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Elsa Cleland


Research in the Cleland lab is evaluating how wild plants respond to global environmental changes, including climate change and competition from invasive plant species. Current research projects include: 1) evaluating the role of phenology (or timing) in structuring native and invasive plant communities. 2) quantifying how genetic variation across the range of California poppy influences this species' response to drought, and 3) applying eco-evolutionary theory during ecological restoration. Research into the impacts of global change offers the opportunity to ask fundamental questions about how resources and climate influence the structure and functioning of natural ecosystems, while contributing to a greater understanding of these pressing environmental problems.

Select Publications

  • Cleland, EE,+ 35 co-authors (2019) Below-ground biomass response to nutrient enrichment depends on light-limitation across globally distributed grasslands Ecosystems 22: 1466-1477
  • Esch, EH, D. Lipson & EE Cleland (2019) Invasion alters ecosystem response to drought via increased phenological sensitivity. Ecology 100: e02802
  • Esch EH, AC Ashbacher, CW Kopp, & EE Cleland (2018) Competition reverses the response of shrub seedling mortality and growth along a soil moisture gradient. Journal of Ecology 106: 2096-2108.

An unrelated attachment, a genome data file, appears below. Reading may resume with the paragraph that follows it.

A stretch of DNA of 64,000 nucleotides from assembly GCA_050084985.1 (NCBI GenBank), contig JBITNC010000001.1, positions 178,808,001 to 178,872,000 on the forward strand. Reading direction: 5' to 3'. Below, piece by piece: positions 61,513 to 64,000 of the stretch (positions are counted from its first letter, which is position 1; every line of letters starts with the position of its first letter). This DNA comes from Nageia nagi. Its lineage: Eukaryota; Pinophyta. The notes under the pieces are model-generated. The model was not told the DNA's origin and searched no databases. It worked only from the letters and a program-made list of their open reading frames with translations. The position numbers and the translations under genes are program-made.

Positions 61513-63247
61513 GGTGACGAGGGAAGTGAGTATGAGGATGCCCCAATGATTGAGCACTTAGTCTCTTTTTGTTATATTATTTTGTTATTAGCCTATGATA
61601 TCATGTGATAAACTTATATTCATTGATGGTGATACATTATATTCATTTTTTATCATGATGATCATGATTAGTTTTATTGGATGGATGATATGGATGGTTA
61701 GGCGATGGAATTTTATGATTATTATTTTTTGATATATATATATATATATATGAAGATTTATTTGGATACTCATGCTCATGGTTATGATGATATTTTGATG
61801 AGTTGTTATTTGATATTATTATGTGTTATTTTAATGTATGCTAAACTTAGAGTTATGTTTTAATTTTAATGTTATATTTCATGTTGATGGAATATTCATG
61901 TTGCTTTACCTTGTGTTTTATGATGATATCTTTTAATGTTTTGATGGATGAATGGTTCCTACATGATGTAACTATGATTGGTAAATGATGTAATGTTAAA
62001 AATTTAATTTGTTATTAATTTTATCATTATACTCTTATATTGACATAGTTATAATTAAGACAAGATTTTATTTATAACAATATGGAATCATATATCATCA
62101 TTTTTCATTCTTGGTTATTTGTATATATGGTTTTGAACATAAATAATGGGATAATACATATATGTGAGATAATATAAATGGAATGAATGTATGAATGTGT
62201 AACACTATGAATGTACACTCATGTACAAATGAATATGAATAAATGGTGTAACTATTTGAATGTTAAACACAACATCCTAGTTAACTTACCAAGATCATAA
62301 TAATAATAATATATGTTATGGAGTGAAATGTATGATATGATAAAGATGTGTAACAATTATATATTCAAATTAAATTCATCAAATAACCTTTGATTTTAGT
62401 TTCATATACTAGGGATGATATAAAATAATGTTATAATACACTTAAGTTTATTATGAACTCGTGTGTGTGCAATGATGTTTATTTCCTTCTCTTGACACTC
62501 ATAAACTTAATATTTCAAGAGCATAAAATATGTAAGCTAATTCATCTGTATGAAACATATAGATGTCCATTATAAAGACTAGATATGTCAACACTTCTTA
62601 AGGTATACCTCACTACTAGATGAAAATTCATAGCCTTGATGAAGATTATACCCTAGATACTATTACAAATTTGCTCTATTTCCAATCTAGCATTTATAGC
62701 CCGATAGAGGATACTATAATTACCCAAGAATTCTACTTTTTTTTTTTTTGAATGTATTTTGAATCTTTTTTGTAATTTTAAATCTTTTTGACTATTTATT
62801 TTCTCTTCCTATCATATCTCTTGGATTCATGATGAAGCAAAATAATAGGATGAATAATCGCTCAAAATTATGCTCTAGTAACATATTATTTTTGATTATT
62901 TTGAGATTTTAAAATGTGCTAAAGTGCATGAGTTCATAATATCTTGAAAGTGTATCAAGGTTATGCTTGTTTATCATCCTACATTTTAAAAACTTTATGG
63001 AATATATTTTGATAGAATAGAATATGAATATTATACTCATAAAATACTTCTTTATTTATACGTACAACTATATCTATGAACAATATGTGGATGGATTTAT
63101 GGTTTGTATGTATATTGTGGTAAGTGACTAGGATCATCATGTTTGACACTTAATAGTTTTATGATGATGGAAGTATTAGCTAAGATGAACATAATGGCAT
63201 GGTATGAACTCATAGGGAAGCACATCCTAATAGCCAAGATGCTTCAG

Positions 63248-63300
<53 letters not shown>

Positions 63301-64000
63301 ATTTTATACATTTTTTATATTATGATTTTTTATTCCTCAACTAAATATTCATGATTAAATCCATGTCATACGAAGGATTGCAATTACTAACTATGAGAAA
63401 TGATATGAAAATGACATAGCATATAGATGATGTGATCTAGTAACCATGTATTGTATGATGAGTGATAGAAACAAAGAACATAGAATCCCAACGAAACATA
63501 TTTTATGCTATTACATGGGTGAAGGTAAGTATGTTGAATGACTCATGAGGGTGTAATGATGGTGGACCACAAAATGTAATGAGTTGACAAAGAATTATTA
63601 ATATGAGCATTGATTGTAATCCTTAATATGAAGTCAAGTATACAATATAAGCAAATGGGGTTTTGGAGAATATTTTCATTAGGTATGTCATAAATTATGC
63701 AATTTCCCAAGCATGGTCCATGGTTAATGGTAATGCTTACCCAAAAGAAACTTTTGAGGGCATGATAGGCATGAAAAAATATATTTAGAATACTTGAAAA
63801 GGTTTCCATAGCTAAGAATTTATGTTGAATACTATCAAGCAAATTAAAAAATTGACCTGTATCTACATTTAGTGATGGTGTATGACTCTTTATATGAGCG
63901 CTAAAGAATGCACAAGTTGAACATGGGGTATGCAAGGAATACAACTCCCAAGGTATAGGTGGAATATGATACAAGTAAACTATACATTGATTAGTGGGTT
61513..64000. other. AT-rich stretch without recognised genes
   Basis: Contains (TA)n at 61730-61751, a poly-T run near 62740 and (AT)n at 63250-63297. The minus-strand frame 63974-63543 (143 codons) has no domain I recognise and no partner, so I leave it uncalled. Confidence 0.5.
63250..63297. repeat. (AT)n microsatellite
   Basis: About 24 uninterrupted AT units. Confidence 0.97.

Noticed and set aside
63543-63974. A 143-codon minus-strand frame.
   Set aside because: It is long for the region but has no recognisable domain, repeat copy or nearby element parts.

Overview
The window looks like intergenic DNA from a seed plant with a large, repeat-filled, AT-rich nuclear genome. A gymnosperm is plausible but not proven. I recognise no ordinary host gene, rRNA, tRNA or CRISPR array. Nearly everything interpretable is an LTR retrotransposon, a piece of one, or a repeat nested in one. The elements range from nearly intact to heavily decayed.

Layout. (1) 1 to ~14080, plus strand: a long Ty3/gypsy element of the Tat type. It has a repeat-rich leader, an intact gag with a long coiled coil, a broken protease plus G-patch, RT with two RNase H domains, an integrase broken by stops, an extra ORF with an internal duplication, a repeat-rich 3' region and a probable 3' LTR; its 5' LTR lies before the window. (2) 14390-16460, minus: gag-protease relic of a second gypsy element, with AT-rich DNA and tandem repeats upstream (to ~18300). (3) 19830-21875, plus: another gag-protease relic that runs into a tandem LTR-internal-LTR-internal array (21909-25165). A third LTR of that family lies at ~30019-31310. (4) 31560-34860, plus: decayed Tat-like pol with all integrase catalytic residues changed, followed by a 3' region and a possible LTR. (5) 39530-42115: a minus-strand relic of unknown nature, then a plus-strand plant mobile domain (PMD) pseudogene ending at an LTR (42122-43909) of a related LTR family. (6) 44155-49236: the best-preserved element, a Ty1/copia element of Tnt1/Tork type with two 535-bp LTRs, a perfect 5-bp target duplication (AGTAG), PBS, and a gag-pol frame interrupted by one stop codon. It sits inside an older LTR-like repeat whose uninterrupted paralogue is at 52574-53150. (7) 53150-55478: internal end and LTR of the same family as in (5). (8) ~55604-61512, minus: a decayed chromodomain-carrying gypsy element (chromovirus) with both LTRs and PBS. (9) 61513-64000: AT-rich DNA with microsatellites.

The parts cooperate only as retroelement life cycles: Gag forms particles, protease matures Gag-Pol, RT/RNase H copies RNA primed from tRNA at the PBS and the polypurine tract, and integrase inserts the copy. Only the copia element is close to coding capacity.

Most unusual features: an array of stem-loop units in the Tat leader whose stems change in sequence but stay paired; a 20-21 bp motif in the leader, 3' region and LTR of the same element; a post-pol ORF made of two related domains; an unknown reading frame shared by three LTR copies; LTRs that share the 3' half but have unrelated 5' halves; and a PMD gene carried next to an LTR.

• Waterton, J & EE Cleland (2016). Trade‐off between early emergence and herbivore susceptibility mediates exotic success in an experimental California plant community. Ecology and Evolution 6: 8942-8953.
  • Kopp, CW & EE Cleland (2015). A range-expanding shrub species alters plant phenological response to experimental warming. PloS one 10 (9), e0139029.
  • Cleland, EE, E Esch & J McKinney (2015). Priority effects vary with species identity and origin in an experiment varying the timing of seed arrival. Oikos 124: 33-40.
  • Kopp, CW & EE Cleland (2014). Shifts in plant species elevational range limits and abundances observed over nearly five decades in a western North America mountain range. Journal of Vegetation Science 25: 135-146.
  • Wainwright, CE & EE Cleland (2013). Exotic species display greater germination plasticity and higher germination rates than native species across multiple cues. Biological Invasions 15: 2253-2264.
  • Wolkovich, EM, BI Cook, JM Allen, TM Crimmins, JL Betancourt, S Travers, S Pau, J Regetz, TJ Davies, NJB Kraft, TR Ault, K Bolmgren, SJ Mazer, GJ McCabe, BJ McGill, C Parmesan, N Salamin, MD Schwartz & EE Cleland (2012). Warming experiments underpredict plant phenological responses to climate change. Nature 485: 494-497.
  • Cleland, EE, JM Allen, TM Crimmins, JA Dunne, S Pau, S Travers, ES Zavaleta & EM Wolkovich (2012). Phenological tracking enables positive species responses to climate change. Ecology 93: 1765–1771.
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